In conclusion, Farrell Racette reiterated concerns voiced in the Publication and Education sessions, namely: the absence of close, material object study due to the screen-based nature of virtual collections; and the de-contextualization of objects and images in digital online collections. The risks inherent in digitizing photographic images without systematic selection criteria were outlined in an exchange between Farrell Racette and Martha Langford. Both expressed concerns about on-demand digitization of photographs from albums or photographic series web-posted without their respective ‘wholes’ in response to researcher requests. They also discussed photographs with inscriptions on the verso, web-posted without acknowledgment of the textual information.6
Exhibition / Digital Media /Art Information
Michèle Thériault opened her presentation on the role of digital information resources in university gallery work with a series of open-ended questions about the status of research, curatorial work, writing and exhibitions in a university gallery, in relation to university-based art history. In particular, her description of the development of the exhibition Traffic: Conceptual Art in Canada 1965–1980, and a summary of some of her current web-based projects, revealed areas where the gallery’s activities and the work of the art historian overlap. Whereas Farrell Racette’s presentation was concerned with retrieval and preservation, the topics addressed by Thériault widened the discussion to the role of the archive in exhibition-making and concerns about access to, and transmission of, digital media.
Thériault outlined the development of the Traffic exhibition as a means of exploring the use of archival sources. She stated that while Traffic comprises copious amounts of textual, photographic and video documentation, much of this material, particularly for the Quebec contribution, was not available in digital form but rather embedded in artists’ archives and oral histories. Thériault’s work on this exhibition indicates that even though there is much discussion of the use of digital media resources, for a period as recent as the 1960s, art historical research is still primarily reliant on traditional methodologies of research in paper archives, museum collections, studio visits, interviews, and newspapers of the period.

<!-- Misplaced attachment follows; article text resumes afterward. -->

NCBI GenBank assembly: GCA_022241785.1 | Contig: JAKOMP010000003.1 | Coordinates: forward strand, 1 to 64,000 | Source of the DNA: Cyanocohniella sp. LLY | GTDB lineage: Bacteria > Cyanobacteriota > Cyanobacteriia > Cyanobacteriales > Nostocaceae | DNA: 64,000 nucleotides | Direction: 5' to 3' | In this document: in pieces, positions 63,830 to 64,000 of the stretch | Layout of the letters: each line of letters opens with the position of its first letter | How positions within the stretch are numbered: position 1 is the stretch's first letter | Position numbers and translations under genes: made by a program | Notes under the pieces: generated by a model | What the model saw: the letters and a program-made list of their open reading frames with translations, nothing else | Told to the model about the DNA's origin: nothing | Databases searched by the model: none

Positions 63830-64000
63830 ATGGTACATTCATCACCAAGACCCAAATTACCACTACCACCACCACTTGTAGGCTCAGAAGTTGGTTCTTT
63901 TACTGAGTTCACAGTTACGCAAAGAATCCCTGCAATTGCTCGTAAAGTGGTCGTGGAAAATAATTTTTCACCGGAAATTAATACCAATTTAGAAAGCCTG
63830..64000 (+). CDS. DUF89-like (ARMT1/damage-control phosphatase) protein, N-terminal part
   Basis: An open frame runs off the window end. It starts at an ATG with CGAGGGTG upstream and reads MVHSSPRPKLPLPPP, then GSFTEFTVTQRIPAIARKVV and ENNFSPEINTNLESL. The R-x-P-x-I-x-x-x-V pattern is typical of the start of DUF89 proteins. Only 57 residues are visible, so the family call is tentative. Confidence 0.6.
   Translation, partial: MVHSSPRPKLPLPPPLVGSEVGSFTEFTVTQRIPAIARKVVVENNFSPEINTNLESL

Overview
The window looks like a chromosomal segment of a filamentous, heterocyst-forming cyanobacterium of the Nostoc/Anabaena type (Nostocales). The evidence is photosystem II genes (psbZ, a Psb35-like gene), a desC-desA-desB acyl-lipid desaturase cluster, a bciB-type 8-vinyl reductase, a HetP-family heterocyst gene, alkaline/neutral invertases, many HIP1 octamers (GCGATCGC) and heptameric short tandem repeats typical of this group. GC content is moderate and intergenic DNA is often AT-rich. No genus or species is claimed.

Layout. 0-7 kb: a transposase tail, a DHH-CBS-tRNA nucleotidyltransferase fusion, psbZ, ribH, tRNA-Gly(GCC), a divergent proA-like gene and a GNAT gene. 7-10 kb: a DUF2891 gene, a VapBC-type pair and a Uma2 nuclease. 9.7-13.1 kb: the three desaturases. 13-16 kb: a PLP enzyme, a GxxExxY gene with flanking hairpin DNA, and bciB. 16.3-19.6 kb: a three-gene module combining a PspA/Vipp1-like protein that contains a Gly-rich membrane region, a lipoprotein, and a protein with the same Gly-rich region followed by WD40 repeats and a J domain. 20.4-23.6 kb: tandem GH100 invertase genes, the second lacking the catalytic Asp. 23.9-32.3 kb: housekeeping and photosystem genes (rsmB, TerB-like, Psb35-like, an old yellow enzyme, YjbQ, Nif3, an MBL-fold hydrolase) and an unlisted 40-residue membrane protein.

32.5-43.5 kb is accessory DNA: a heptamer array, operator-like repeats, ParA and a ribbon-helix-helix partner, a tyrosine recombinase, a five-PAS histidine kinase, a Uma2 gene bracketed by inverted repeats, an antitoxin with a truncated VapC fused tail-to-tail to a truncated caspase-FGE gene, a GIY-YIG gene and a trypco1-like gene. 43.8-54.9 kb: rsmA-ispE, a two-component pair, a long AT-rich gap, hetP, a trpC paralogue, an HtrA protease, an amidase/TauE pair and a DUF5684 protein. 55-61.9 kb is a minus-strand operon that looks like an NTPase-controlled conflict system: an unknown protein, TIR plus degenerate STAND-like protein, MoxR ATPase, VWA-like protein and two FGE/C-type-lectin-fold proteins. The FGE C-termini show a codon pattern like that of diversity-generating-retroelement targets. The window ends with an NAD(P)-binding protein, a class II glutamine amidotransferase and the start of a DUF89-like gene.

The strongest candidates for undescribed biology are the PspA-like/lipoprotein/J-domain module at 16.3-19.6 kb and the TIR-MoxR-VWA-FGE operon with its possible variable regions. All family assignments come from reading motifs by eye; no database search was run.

Thériault identified the Leonard & Bina Ellen Gallery’s website as being perhaps a better place in which to gauge the impact of digital resources on the Traffic project. Images, videos, bibliographies, curatorial statements and theoretical texts related to the exhibition are now posted on the gallery’s website, a process she described as “leaving traces of the work we do in an effort to create a discursive space, and document the history of a university gallery.” Thériault believes this attention to making art historical information available on a research-based site distinguishes the use of digital media in a university gallery from a museum site which, she remarked, is primarily focused on the promotion of current programming.
While Thériault views online access to information about exhibitions, public programs and curatorial writing as one of the primary responsibilities of a university gallery, she also described the pressure small galleries experience when funding bodies demand increased inventiveness without considering what this additional work means in a small organization. She estimated that the work hours on the gallery website have increased three-fold in the last ten years; an increase difficult for the gallery to support from a human resources perspective. Thériault also expressed concern for galleries that cannot provide digital access to the full breadth of their work due to limited resources. She claimed the digital economy has created a divide between ‘have’ and ‘have-not’ institutions and shared Farrell Racette’s worry about the underfunding and short-term outlook of project-based digital initiatives.
The ‘digitization hierarchy’ described by Thériault resonated with Sherry Farrell Racette’s question, “who gets digitized and who doesn’t?” and concerns expressed by Anne Whitelaw about how decisions are made to determine what becomes digitized and what doesn’t. Whitelaw described both her excitement at finding uncatalogued museum archives, and the worry that certain information related to institutional histories would be overlooked and not digitized. Where, she asked, “would we situate the work of women’s volunteer groups within a digitized version of a museum’s archives?” Based on her own research in the of Art Gallery of Alberta archives (formerly the Edmonton Art Gallery), Whitelaw expressed worry that the act of digitization for many institutions remains an ad-hoc, project-based process without protocols and asked “do we digitize the ‘important’ stuff and then worry about the ‘other’ stuff later? And who decides what is important?”